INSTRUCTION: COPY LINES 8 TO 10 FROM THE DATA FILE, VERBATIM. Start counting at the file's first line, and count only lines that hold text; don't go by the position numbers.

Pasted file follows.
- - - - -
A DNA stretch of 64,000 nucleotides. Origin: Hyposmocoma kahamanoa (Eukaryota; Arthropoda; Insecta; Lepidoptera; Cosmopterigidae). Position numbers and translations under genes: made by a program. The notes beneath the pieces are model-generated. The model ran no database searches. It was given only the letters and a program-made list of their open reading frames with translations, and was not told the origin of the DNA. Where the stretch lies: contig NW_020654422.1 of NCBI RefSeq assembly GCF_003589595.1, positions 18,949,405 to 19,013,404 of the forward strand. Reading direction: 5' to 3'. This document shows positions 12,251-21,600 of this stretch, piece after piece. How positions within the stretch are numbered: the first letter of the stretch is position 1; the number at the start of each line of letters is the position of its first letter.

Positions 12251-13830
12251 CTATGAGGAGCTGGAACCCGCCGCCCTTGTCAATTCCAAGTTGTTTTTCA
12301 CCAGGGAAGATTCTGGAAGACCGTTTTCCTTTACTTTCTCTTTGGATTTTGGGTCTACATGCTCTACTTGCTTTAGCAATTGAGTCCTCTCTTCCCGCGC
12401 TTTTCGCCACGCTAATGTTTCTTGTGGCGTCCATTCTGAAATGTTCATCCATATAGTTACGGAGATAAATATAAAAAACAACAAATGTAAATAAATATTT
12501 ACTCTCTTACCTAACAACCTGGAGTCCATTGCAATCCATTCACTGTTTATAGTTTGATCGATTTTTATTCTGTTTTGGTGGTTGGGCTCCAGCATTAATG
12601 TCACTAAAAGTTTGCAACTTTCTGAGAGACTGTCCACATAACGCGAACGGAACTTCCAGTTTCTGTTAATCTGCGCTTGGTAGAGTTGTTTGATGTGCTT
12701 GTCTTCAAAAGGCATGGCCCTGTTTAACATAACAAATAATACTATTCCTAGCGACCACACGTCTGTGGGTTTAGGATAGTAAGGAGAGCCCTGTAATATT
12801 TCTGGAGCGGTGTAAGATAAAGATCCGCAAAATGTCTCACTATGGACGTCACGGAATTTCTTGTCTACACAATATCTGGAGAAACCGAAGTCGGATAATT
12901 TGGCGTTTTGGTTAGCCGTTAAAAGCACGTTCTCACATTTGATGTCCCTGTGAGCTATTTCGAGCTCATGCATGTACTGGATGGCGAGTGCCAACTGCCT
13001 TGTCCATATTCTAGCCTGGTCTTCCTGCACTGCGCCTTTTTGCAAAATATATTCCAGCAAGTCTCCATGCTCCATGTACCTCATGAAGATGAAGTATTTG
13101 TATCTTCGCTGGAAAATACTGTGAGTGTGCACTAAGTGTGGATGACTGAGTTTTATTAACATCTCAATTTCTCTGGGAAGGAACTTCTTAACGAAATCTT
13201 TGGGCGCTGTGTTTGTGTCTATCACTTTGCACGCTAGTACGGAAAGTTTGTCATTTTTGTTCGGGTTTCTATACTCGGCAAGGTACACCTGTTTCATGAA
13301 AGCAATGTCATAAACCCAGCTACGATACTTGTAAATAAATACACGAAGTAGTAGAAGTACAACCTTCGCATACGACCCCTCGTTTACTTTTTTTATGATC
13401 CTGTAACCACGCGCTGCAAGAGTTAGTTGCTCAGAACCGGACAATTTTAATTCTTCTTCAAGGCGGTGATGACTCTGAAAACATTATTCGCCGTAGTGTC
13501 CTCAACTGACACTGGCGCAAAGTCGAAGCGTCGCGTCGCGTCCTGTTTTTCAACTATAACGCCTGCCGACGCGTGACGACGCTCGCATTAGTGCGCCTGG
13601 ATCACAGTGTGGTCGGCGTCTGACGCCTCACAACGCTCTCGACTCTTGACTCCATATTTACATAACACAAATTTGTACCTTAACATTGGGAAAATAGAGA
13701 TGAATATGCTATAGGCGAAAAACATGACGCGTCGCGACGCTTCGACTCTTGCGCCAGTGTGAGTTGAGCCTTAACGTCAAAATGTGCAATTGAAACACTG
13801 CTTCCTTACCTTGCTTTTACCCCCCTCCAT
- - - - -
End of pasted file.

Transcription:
12701 GTCTTCAAAAGGCATGGCCCTGTTTAACATAACAAATAATACTATTCCTAGCGACCACACGTCTGTGGGTTTAGGATAGTAAGGAGAGCCCTGTAATATT
12801 TCTGGAGCGGTGTAAGATAAAGATCCGCAAAATGTCTCACTATGGACGTCACGGAATTTCTTGTCTACACAATATCTGGAGAAACCGAAGTCGGATAATT
12901 TGGCGTTTTGGTTAGCCGTTAAAAGCACGTTCTCACATTTGATGTCCCTGTGAGCTATTTCGAGCTCATGCATGTACTGGATGGCGAGTGCCAACTGCCT